Liked by 2 people

    • Thank you, Susi!

      Stephen King is just SO prolific.

      LOL! 🙂 Or maybe not so funny that some of the news these days is like a bunch of weird plays. (The Trump-influenced news is definitely not inspired by books, because he doesn’t read them.)

      Liked by 1 person

  13. We saw a wonderful one of Great Expectations at our local Rep some time back. Seen Les Mis in London and a quite dire one of Treasure Island at Pitlochry Fest Theatre. Also seen, And then There Were None, and Dracula–local rep again.

    Liked by 3 people

  14. I’d pay good money to see an 8 plus hour play of Nicholas Nickleby and The Master and Margarita! The latter had scenes which would have proved challenging for set directors, and I wonder how many intermissions there were! I saw John Belushi in the UW-Whitewater, WI theater class’ production of Night Must Fall in which he played the detective, a minor role. But that was already a play, so it doesn’t qualify, really. 🙂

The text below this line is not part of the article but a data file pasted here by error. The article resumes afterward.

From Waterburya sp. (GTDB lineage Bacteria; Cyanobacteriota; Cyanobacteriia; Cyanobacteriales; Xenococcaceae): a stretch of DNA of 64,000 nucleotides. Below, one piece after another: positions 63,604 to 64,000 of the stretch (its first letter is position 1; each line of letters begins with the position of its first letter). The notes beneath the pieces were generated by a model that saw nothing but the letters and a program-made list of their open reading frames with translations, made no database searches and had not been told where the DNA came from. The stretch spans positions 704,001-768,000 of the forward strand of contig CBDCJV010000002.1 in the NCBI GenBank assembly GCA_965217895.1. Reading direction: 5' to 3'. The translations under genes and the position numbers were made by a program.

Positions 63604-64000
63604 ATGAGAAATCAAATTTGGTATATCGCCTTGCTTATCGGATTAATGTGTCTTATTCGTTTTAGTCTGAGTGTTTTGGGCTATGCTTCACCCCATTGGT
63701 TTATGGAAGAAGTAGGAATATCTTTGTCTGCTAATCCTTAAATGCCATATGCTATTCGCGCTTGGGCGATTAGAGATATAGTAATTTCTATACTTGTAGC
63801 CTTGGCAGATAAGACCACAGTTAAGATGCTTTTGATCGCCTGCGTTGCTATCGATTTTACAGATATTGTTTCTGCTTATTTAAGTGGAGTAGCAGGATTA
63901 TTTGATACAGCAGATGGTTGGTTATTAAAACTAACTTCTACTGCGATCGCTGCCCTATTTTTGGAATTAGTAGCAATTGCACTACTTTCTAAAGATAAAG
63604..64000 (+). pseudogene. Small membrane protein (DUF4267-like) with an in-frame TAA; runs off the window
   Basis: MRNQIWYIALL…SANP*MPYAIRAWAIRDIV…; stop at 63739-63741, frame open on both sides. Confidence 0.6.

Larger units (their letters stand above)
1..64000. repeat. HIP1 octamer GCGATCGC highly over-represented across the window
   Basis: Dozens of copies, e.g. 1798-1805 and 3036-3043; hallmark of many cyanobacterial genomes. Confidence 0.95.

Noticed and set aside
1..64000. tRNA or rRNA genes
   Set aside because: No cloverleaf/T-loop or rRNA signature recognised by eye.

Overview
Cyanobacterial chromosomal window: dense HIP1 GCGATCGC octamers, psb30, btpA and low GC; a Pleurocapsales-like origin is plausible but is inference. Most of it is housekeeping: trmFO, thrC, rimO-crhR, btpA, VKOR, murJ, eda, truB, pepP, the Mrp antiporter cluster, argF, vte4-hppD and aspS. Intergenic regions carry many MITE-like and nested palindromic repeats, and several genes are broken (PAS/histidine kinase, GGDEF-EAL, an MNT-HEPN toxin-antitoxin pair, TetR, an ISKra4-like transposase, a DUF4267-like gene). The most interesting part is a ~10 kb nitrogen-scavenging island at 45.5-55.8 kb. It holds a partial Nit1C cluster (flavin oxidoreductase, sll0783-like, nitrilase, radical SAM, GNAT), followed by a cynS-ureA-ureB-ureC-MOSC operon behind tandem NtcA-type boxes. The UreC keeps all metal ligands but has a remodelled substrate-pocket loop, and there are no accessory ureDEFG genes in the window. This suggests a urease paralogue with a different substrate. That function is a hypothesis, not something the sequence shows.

Liked by 3 people

      • Thank you, Mary Jo!

        I would have loved to see that “Nicholas Nickleby” production, too! (I know someone who did; I was jealous. 🙂 ) My vague memory was that there was only one intermission, but I might be wrong.

        After having read “The Master and Margarita” about a year or so ago, I can see that would indeed be challenging to stage. Some flying scenes, for instance.

        Seeing John Belushi — wow!

        Liked by 2 people

  15. Bebe here Dave…here you are talking about my favorite novel TKAM..I can’t wait to hear what you would think of the play.
    Jeff Daniel is an excellent versatile actor, has acted in so many movies, and many television shows.

    Liked by 2 people

    • Thank you, bebe!

      Jeff Daniels is indeed versatile. Many guest and starring appearances on TV, as you note, and I believe he’s a musician, too.

      I’m really looking forward to seeing how well that play is adapted from Harper Lee’s novel. It certainly received tremendous reviews, pre-COVID, and made its money back pretty quickly.

      Liked by 2 people